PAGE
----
Apart from South Africa, where he played only three Tests towards the very end of his career, Border averaged more than 48 in each of the countries he played in. He was most prolific in England, averaging 65.06 in 25 matches. Quite surprisingly, his average at home against England was only 47.29. The stats were similar against West Indies - in 21 Tests at home against them he averaged a paltry 33.94, but in 10 Tests in the West Indies, his average rose to 53.06. That included arguably his best performance in a Test match, when he remained unbeaten in both innings in Port-of-Spain, scoring 98 and 100 in a match where no other Australian managed a half-century in either innings.
Overall, Border remains one of the finest overseas batsmen in the last 50 years. Among plaers who've scored at least 3000 overseas runs since 1960, only two - Ken Barrington and Rahul Dravid - have a higher average away from home, which is quite a telling statement considering some of the overseas venues have become much easier for run-scoring now than during Border's time.
Playing in a relatively weak Australian team for much of his career also meant Border had to deal with plenty of backs-to-the-wall situations, when the aim was to achieve a draw, not a win. It's a telling statistic that in the 156 Tests Border played, Australia won only 50 times. Ponting, by contrast, has already been on the winning team 97 times in 144 Tests.
Of the 11,174 Test runs that Border scored, 45% came in drawn matches; of the 27 centuries he scored, only five came in wins, while 16 were scored in draws. Both those stats suggest Border excelled in saving games for Australia, and it's only fitting that some of his best innings came in those circumstances: in the fourth Test of the 1985 Ashes, his unbeaten 146 off 334 balls rescued Australia after they had fallen behind by 225 runs in the first innings; later that year in the Boxing Day Test against India he did even better, scoring 163 and inspiring Dave Gilbert to stick around for 65 deliveries. as Australia achieved a draw from a seemingly hopeless situation.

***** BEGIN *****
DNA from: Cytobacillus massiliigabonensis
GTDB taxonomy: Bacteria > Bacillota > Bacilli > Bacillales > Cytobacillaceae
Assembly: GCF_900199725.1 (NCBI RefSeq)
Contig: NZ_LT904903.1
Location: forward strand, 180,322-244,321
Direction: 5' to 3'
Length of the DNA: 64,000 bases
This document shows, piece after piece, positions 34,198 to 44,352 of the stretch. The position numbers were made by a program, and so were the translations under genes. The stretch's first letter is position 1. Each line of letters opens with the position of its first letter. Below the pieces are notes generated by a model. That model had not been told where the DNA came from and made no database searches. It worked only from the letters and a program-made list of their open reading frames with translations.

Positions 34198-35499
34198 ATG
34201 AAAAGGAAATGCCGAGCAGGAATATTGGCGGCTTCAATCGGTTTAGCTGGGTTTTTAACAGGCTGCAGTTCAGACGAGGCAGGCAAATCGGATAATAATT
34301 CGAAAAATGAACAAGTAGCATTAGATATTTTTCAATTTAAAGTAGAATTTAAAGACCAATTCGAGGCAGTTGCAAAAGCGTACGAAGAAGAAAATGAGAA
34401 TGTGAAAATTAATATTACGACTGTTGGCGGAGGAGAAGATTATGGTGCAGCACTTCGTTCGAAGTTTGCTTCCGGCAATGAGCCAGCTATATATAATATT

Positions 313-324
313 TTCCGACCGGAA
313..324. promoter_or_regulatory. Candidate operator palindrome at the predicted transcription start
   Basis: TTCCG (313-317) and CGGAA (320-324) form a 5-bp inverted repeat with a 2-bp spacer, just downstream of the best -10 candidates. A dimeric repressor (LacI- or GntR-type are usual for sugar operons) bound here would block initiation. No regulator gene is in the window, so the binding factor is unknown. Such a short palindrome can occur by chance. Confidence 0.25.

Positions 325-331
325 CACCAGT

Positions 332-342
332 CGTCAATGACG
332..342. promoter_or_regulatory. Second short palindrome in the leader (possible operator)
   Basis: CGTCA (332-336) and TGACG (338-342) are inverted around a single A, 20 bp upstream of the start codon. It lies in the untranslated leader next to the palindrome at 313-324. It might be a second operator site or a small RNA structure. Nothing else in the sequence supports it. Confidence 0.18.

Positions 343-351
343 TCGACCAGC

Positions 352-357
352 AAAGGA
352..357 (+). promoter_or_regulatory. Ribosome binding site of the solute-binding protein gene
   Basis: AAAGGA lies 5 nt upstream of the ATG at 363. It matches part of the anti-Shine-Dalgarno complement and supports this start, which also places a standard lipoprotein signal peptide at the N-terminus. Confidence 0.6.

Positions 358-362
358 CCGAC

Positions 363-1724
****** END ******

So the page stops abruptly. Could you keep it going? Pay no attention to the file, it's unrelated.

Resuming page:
Overall, Border's tally of 5084 runs in draws is next only to the aggregates of Gavaskar and Tendulkar, while not many have a higher average in draws than his 68.70.
As a one-day batsman Border didn't achieve similar levels of success, but he had his moments, especially as a leader, when he inspired Australia to World Cup success in 1987. Border's own batting record in World Cups was startlingly poor - in 25 games he averaged 18.83 with a single 50-plus score - but that didn't hamper his leadership skills. He led Australia in 178 ODIs - which remains among the highest in ODI history - and won more than 61% of those matches, which is a relatively high success rate.
To add to his considerable skills as batsman and captain, Border was also a more-than-handy left-arm spinner, and finished with 39 Test- and 73 ODI wickets. He didn't achieve as much batting success against West Indies as he would have liked, but with the ball he had his best moments against them. Both his five-wicket hauls in Tests came against West Indies, including a stunning match haul of 11 for 96 in Sydney in 1989, which was the only time he won the Man-of-the-Match award for his bowling. In all, 19 of his 39 Test scalps and 20 out of 73 ODI ones came against the Caribbeans.